Skip to content
  • KOSPI 2864.24 -25.86 -0.89%
  • KOSDAQ 943.94 -13.96 -1.46%
  • KOSPI200 381.01 -2.80 -0.73%
  • USD/KRW 1192.3 4.70 0.39%
  • JPY100/KRW 1,040.36 1.66 0.16%
  • EUR/KRW 1,360.18 5.60 0.41%
  • CNH/KRW 187.64 1.01 0.54%
View Market Snapshot
Sovereign wealth fund

KIC to form alternatives joint fund with Korea’s NongHyup

Jul 02, 2020 (Gmt+09:00)

Korea Investment Corporation (KIC) is preparing to launch a joint fund with NongHyup, or the National Agricultural Cooperative Federation, to invest in overseas alternative assets as the cooperative is seeking to bolster deal sourcing capability for higher yields, their senior officials said on July 1.

They will target mainly private equity deals for an undisclosed sum.

“We are working on setting up a joint venture with KIC to run an overseas alternative investment fund,” NongHyup chief investment officer Hak-joo Park said in a seminar to mark the 15th anniversary of the sovereign wealth fund.

Park stressed the importance of deal sourcing, saying that investment targets are limited despite an increase in capital. NongHyup manages 305 trillion won ($254 billion) in assets.

“Local institutions have no chance to participate in lucrative investment deals in other countries from the beginning. We want to share global networks with KIC,” he added.

They expect to make an official announcement on the joint venture after mid-July.

KIC will control 75% of the venture, while NongHyup holds the remaining 25%, KIC chief executive Heenam Choi told the seminar.

Once the venture is established, NongHyup will become the first Korean institutional investor other than the four designated institutions to co-invest with KIC.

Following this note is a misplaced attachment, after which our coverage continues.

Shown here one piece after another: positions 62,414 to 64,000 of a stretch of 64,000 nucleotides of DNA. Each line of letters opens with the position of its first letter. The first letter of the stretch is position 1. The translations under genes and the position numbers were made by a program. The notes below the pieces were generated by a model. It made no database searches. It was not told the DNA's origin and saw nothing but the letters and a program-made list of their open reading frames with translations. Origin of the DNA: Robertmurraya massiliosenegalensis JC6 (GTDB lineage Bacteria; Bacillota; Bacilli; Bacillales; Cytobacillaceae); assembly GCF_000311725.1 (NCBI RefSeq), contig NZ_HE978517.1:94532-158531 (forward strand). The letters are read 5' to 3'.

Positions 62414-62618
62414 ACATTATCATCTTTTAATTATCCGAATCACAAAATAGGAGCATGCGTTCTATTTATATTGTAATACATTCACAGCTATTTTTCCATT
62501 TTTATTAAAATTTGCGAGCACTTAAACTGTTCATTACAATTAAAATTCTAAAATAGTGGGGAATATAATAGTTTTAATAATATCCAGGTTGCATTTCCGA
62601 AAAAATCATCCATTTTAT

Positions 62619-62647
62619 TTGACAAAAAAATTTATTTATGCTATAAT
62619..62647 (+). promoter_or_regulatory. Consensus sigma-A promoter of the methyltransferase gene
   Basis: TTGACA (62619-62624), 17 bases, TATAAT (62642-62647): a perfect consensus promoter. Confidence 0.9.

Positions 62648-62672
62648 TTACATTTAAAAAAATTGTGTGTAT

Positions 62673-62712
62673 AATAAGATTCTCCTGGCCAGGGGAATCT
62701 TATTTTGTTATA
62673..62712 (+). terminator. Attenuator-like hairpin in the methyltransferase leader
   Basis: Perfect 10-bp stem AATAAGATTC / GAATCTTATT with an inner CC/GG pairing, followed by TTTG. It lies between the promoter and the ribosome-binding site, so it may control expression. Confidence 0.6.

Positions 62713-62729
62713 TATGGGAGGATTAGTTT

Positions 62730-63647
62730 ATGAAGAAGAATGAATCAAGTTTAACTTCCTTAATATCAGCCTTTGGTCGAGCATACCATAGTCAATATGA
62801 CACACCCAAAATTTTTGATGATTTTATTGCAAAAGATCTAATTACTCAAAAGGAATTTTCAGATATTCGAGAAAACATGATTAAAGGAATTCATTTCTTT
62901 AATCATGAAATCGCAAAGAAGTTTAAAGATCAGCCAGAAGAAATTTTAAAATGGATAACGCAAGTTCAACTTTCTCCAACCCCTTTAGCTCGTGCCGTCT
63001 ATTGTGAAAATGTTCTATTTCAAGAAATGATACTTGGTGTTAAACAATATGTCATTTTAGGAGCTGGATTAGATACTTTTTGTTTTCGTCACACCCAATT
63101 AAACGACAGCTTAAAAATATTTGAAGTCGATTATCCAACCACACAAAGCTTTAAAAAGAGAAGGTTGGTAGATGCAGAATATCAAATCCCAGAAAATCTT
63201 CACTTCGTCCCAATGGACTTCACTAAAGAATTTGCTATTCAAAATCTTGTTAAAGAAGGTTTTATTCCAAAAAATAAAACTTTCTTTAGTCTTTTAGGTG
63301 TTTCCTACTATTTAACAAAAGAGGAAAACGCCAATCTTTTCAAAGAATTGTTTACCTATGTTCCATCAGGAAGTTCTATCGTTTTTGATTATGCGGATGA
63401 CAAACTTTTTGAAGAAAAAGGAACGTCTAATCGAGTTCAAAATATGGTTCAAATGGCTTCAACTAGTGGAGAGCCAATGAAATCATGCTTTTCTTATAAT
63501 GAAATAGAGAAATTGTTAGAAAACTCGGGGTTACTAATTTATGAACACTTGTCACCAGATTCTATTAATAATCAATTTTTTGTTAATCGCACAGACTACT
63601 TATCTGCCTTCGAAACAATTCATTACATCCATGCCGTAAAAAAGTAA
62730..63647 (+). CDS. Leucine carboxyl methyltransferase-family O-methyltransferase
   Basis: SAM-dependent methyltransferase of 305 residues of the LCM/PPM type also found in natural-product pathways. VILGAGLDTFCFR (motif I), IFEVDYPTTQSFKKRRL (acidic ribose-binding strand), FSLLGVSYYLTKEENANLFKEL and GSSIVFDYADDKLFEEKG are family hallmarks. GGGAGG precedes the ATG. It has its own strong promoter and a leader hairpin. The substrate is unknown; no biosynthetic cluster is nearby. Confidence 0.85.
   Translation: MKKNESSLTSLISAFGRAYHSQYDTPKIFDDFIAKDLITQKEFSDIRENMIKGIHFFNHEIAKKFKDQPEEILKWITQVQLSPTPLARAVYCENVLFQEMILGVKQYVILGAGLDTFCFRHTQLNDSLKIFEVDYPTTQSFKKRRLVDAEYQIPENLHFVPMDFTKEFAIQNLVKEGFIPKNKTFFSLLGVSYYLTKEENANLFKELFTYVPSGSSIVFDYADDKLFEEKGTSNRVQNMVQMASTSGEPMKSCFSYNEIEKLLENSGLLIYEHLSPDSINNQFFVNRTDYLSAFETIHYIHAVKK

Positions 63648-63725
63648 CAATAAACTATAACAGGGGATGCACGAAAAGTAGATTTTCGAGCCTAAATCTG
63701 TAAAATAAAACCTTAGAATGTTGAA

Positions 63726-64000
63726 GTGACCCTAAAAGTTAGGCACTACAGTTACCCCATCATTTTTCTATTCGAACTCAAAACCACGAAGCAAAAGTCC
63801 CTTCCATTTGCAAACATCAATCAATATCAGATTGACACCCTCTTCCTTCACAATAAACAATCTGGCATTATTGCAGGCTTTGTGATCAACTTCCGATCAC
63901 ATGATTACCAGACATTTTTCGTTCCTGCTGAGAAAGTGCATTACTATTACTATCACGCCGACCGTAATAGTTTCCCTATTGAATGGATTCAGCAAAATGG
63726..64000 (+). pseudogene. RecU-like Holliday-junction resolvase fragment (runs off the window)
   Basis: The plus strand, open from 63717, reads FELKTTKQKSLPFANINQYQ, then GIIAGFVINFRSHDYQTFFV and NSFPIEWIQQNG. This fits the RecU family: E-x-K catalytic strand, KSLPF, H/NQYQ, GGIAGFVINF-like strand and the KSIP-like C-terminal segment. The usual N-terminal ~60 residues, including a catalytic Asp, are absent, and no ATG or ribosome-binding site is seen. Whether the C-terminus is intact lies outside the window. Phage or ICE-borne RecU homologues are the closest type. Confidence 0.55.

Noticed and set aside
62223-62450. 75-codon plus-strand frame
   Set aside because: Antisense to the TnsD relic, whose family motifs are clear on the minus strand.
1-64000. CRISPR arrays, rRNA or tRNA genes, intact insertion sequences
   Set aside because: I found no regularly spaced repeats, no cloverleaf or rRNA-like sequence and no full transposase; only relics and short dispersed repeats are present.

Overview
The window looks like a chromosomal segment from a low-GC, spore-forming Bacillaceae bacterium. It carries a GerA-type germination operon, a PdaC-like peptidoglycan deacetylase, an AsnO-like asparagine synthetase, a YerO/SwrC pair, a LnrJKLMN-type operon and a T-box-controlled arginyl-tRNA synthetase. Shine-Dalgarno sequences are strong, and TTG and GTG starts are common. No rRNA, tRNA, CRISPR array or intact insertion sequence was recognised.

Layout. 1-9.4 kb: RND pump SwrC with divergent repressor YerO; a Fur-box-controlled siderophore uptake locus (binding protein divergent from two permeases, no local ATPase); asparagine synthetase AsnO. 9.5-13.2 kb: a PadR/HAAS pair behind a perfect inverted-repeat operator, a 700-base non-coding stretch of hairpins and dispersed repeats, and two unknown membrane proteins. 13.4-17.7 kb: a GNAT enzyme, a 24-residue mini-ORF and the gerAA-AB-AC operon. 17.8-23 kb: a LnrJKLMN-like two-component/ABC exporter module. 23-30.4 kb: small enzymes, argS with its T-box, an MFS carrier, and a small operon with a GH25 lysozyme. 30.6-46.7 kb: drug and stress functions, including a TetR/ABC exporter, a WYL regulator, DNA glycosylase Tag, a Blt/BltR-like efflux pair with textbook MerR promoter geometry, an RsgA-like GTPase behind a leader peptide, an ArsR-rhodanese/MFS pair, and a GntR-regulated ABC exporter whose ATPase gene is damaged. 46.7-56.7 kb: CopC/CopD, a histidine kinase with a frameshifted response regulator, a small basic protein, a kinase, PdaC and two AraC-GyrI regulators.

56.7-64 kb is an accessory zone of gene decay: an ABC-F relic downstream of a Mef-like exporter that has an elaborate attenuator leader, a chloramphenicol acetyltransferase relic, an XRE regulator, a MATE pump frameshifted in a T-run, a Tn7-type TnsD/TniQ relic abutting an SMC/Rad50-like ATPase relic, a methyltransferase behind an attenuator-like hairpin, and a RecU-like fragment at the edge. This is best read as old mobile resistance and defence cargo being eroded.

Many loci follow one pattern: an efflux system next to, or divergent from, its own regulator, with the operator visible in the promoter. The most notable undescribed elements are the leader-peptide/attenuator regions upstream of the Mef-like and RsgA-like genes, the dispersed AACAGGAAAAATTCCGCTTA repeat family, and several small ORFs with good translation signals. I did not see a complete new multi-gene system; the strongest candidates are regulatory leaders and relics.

Under the law, KIC is allowed to manage assets entrusted only by the finance ministry and the Bank of Korea, as well as the National Pension Service (NPS) and the Government Employees Pension Service (GEPS).

“Because of the law, we cannot help but decide to form a joint venture,” Choi said.

In other countries, however, sovereign wealth funds, including Australia’s Queensland Investment Corporation, manage assets for institutional investors.

The finance ministry and the Bank of Korea have entrusted a combined $100 billion to KIC, which have grown to $157.3 billion as of the end of last year. Alternatives account for 15.6%, or $25 billion.

KIC aims to more than double its assets under management to $400 billion by 2035.

Meanwhile, James Kim was installed as KIC’s deputy CIO and head of alternative investment on July 1.

By Sang-eun Lucia Lee and Seonpyo Hong

(Amended on July 3 to correct the third paragraph from the bottom. It was only the finance ministry and the Bank of Korea that have entrusted capital to KIC since its inception in 2005.)

Yeonhee Kim edited this article

Comment 0